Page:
In a case that is leaving concerned parties with more questions than answers, authorities have arrested a woman who was posing as a nurse at a hospice facility in Georgia. Taiwo Sobamowo, aged 32, used stolen credentials and a similar name to gain employment at Peachtree Christian Hospice in Duluth. The woman, who even provided the name of the school where she claimed to have earned both a bachelor’s and a master’s degree in nursing, had no medical training whatsoever, not even a lower-level nursing assistant certification.
Unfortunately, her claim that she was a licensed registered nurse put her in direct responsibility for the medical care of her patients, including the high-profile celebrity patient Bobbi Kristina Brown, daughter of singers Bobby Brown and the late Whitney Houston, who died while Sobamowo was her nurse.
Brown was 22 years old when she died on July 26th; Sobamowo was fired August 5th when she couldn’t provide proof of her nursing credentials, having only provided a nursing license number and false claims of higher education to the facility where she worked. According to some reports, Sobamowo was later working in a Cumming, Georgia, assisted living facility in September when the police received a tip.
This is unfortunately not an isolated case of medical personnel stealing credentials and committing employment fraud. A recent case in Dallas resulted in an identity thief receiving a four-year federal prison sentence after she used stolen documents to pose as a registered nurse. She was found guilty of practicing nursing without a license and identity theft after treating nearly 250 patients in eight different area hospice facilities.
The heart-stopping fear in cases like this is obvious; no one wants to envision their medical care being determined by someone who has no education or training whatsoever. It’s especially chilling that the patients in these criminals’ care were receiving hospice support. Unlike nursing specialties like pediatrics or surgical, the thieves knew there would be little cause for alarm if their patients were to die due to their lack of training. Basically, they could get away with it because their patients were already presumed to be dying.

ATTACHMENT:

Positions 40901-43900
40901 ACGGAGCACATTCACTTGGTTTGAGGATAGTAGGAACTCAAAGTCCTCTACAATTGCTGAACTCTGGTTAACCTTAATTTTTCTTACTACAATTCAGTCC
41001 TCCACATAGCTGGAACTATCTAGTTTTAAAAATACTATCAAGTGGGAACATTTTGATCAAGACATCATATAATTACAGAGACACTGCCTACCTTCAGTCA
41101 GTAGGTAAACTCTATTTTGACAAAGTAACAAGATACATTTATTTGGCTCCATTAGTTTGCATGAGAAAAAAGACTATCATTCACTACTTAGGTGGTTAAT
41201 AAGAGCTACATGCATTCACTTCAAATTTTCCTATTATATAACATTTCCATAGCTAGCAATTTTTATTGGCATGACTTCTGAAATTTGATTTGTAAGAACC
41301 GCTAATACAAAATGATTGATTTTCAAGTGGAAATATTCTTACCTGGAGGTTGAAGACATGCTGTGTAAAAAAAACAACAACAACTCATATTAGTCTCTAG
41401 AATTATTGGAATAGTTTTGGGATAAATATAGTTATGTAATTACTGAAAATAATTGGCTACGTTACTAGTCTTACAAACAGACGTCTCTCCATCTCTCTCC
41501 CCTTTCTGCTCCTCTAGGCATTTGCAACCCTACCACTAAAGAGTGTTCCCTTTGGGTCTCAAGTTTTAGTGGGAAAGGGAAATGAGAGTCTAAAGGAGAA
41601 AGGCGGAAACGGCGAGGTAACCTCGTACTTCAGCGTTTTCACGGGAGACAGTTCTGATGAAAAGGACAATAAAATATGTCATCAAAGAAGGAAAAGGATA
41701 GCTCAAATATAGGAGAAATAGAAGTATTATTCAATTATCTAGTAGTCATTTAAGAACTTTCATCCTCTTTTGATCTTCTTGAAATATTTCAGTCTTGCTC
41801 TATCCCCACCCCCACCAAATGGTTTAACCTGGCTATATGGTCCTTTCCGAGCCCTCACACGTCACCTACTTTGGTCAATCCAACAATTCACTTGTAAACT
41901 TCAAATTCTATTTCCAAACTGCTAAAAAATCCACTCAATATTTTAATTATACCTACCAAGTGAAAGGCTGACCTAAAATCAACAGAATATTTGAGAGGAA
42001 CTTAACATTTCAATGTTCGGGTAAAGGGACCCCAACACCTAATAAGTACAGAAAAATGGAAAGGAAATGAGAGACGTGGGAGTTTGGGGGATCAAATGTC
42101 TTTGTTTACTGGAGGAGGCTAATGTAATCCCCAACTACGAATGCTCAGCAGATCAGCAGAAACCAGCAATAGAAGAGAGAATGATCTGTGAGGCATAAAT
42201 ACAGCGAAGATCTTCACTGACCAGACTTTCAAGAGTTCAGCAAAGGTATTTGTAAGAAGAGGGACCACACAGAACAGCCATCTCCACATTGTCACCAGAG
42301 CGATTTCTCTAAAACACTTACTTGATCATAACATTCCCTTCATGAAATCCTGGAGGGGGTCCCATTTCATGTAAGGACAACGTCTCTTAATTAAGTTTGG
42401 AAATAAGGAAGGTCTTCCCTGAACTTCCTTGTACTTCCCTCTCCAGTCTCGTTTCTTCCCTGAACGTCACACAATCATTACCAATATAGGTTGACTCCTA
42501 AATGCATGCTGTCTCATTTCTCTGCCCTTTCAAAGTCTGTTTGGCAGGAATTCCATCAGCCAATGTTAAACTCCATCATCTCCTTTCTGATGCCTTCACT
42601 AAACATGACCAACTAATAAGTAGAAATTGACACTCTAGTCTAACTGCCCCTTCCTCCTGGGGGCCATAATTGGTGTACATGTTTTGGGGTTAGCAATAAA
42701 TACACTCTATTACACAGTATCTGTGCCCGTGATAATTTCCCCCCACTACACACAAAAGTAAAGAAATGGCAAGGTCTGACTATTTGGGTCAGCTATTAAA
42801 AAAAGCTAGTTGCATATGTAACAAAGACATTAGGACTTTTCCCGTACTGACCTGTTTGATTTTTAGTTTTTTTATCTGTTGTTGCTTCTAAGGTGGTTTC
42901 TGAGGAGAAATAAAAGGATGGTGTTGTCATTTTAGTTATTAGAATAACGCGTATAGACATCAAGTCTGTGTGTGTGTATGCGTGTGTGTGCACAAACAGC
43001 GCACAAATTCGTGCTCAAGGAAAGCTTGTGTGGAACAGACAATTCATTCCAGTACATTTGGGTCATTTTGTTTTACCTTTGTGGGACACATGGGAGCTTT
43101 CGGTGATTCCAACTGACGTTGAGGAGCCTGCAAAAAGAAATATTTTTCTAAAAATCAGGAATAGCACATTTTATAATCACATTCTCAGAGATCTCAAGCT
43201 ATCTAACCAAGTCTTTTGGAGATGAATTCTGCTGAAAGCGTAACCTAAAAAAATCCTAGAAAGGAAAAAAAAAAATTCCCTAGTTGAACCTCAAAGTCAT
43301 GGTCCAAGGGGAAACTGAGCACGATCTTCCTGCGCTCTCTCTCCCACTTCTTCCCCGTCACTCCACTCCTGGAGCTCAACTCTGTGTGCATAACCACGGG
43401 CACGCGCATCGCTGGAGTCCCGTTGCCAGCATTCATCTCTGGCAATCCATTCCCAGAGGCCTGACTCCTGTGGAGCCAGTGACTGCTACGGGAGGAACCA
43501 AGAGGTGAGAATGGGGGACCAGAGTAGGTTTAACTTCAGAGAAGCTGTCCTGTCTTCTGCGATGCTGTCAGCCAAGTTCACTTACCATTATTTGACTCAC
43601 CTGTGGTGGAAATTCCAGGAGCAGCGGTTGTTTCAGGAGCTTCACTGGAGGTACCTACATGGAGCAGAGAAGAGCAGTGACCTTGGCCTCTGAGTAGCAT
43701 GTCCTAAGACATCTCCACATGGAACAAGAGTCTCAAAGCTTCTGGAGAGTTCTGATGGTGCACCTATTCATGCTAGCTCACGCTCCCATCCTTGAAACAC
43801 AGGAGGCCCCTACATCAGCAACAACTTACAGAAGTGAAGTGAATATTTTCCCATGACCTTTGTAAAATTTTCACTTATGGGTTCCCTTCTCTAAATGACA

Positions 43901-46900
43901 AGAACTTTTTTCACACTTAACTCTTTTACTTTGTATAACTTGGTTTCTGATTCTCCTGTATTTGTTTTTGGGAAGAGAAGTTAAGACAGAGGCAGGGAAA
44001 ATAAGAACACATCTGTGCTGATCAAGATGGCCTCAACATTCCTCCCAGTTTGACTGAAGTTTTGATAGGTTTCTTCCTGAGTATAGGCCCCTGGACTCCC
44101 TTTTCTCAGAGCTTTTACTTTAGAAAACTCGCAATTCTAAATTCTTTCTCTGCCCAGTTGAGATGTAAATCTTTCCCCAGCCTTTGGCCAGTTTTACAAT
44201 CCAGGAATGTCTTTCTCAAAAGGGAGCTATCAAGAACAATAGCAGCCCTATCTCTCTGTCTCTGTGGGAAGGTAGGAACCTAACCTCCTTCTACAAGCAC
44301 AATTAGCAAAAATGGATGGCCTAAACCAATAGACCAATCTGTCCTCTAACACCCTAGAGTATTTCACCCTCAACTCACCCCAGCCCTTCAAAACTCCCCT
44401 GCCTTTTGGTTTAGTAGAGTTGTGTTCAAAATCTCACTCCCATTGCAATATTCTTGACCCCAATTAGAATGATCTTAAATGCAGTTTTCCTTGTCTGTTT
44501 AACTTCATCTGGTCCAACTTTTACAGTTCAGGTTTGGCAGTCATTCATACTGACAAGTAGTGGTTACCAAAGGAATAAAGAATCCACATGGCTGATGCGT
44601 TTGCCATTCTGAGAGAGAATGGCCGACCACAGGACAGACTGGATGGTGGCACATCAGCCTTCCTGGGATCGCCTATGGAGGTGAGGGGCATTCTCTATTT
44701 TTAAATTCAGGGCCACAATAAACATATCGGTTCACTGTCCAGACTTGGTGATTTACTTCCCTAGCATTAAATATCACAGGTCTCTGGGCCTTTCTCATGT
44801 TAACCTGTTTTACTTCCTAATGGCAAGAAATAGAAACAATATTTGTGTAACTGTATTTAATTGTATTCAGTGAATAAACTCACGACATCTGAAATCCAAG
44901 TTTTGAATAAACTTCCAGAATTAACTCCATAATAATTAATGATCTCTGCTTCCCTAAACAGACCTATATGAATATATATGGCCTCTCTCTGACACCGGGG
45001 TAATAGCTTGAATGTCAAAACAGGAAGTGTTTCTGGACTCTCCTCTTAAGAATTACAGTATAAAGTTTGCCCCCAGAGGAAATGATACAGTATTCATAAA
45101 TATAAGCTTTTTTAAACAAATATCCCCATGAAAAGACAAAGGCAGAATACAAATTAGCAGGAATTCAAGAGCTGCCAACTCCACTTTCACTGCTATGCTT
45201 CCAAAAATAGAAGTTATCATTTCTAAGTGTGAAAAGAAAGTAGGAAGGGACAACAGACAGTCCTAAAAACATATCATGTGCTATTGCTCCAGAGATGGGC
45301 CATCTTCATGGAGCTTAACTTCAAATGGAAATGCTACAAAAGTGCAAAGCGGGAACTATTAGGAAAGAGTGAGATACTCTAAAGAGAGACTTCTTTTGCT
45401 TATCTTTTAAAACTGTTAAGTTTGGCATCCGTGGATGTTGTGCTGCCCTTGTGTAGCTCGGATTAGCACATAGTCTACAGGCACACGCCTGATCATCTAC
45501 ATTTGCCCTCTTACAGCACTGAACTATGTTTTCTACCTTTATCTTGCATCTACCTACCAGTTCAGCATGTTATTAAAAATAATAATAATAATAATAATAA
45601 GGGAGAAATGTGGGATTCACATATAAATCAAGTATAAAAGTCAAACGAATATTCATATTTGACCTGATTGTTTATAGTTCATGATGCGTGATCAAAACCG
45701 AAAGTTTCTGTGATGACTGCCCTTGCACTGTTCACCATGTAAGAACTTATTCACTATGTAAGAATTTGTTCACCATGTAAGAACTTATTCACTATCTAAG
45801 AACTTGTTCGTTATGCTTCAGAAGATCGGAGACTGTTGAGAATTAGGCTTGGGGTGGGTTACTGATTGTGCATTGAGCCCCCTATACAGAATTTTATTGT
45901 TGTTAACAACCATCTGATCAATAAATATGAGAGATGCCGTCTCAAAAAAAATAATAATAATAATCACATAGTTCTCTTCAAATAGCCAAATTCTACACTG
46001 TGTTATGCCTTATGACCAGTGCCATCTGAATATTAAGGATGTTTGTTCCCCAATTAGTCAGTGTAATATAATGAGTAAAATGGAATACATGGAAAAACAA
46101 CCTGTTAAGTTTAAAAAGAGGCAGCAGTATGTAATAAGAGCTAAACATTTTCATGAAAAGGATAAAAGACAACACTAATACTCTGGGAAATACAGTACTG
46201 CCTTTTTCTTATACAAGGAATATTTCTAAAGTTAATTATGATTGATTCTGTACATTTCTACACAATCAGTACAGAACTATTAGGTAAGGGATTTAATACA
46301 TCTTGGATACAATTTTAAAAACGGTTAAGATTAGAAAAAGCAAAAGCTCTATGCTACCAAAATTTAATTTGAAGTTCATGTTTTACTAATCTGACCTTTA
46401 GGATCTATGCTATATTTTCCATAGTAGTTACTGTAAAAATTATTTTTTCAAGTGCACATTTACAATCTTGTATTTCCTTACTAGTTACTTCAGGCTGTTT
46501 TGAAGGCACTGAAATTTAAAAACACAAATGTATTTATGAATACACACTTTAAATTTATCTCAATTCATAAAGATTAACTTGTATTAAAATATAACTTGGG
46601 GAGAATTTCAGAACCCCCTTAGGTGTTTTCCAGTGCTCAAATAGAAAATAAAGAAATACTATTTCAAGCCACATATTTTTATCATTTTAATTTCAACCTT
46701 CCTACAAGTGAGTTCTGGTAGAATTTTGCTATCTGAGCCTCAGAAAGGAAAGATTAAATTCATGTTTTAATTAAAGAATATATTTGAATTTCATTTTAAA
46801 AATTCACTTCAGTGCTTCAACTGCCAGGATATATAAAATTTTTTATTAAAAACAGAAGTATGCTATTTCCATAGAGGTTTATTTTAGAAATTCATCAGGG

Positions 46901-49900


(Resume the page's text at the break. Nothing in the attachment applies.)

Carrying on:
But there are other victims in these types of cases, and that’s the individuals whose identities were stolen. Apart from the issue of practicing nursing without the ability—and therefore making the “real” nurse culpable for malpractice and putting a black mark on her career records, at least until the matter is resolved—the victims of identity theft were also reported to have more income than they actually earned. The victims could owe more in taxes due to the additional income, and any government or disability benefits they might be receiving could be canceled due to the additional income.
Unfortunately, as our senior population in America is living longer and more people are relocating around the country with their jobs, too many people face the fear of leaving a loved one in the care of strangers. This is why so many people take comfort in using a licensed, vetted facility to provide medical personnel. But with the ease of identity theft and the savviness of many career criminals, even the best facilities can be duped into hiring someone with improper credentials.
If you choose to hire a private duty nurse for your loved one, your options will include requesting full college transcripts, official copies of their medical licenses, and even a criminal background check with fingerprints. However, if your family member will be staying in a licensed facility, you’re not allowed to make those demands. Instead, you can select your facility based on the thoroughness of their hiring requirements in order to avoid an imposter providing medical care to your loved one.